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tv   The Lead With Jake Tapper  CNN  November 6, 2014 1:00pm-2:01pm PST

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>> yeah. because it is so not me. so far beyond what -- who i am. i'm always caring. i'm always -- you know, i put others before myself always. >> catch the interview tonight at 10:00 eastern. i'm brooke baldwin. jake tapper starts right now. he was a bad guy keeping u.s. security officials up at night but now it looks as though a key bomb maker for an al qaeda offshoot won't be making any evil plots anymore. i'm jake tapper. this is "the lead." the world lead. military officials in the u.s. say they finally killed an al qaeda all-star. the politics lead. an alleged sexual harasser who demanded a patient get an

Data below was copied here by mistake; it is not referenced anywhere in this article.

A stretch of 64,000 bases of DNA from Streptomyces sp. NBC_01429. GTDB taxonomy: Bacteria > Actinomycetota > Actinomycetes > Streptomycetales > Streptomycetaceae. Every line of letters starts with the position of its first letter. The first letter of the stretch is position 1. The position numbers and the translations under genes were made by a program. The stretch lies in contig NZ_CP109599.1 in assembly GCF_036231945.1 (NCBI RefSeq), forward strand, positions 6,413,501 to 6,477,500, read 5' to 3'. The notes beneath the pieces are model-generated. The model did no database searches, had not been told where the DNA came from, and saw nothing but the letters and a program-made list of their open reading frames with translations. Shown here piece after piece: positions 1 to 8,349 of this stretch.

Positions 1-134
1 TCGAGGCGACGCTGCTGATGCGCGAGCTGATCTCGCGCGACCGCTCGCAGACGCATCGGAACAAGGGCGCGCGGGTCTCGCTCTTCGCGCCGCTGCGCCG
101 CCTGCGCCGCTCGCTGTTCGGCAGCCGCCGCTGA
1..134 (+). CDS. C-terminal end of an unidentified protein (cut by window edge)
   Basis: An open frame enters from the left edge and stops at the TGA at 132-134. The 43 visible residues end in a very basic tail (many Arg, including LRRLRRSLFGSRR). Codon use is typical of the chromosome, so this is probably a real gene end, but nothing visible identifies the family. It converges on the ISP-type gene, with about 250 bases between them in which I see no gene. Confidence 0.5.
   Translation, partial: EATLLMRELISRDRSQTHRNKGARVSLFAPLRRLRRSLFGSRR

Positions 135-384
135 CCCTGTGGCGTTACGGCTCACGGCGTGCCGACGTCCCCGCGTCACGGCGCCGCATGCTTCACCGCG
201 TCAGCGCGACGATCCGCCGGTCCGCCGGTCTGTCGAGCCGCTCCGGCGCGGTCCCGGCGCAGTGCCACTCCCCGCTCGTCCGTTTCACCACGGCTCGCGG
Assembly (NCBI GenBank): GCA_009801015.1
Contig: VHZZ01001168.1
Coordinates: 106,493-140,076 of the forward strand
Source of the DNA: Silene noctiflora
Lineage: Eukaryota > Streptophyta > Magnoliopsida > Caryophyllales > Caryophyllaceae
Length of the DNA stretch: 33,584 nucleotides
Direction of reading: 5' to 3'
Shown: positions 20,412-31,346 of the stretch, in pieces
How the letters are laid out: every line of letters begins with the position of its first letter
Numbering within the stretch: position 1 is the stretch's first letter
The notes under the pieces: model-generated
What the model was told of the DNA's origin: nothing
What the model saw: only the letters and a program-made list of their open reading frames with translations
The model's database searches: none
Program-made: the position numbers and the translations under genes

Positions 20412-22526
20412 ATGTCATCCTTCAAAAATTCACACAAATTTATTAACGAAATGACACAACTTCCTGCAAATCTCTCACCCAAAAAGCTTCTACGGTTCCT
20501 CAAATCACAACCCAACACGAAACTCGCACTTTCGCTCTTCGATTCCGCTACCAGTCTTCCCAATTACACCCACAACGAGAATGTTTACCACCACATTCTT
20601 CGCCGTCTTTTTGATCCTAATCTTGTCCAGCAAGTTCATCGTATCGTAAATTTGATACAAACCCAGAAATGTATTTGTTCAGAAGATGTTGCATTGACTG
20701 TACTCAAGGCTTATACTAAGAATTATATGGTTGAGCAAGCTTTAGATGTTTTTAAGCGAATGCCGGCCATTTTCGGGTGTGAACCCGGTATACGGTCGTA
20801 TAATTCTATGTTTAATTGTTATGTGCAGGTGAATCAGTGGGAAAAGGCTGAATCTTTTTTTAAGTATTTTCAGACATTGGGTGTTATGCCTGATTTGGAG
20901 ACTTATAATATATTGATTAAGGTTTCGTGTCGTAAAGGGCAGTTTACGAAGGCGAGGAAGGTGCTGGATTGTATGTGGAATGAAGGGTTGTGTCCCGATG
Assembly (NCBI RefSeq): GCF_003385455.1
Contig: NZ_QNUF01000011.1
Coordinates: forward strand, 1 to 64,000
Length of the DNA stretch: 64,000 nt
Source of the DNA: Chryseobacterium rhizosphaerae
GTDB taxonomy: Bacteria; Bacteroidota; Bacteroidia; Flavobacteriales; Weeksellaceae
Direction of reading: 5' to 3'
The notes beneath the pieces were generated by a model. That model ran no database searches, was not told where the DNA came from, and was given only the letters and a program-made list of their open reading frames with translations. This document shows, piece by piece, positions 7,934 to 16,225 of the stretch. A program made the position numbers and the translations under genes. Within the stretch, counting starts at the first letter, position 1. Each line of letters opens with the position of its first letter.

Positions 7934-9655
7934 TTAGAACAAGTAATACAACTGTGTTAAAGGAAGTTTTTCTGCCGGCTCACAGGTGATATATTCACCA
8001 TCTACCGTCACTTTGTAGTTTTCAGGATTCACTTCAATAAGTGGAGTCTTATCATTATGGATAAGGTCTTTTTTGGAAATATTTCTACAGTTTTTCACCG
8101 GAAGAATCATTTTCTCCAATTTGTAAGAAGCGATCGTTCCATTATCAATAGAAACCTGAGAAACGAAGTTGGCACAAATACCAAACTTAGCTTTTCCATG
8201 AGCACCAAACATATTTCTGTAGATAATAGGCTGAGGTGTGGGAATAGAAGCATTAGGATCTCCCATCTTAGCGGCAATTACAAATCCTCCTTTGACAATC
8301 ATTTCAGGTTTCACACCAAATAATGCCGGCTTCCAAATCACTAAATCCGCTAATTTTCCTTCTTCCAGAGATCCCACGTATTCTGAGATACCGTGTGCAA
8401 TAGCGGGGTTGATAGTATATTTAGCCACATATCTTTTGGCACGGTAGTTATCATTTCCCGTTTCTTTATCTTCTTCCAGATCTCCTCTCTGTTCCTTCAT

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abortion after he found out she was pregnant. the scandals. do they even matter anymore? and the money lead. i'm going to let you finish, kanye, but taylor swift did something this weekend that you cannot take away. why the small-town girl is now the most powerful name in music. good afternoon, everyone. welcome to "the lead." i'm jake tapper. the u.s. using its air power to blow up planes over american soil. a u.s. strike killed this man, david drugeon, part of the khorasan group. they say that drugeon attempted to put jihadists on planes with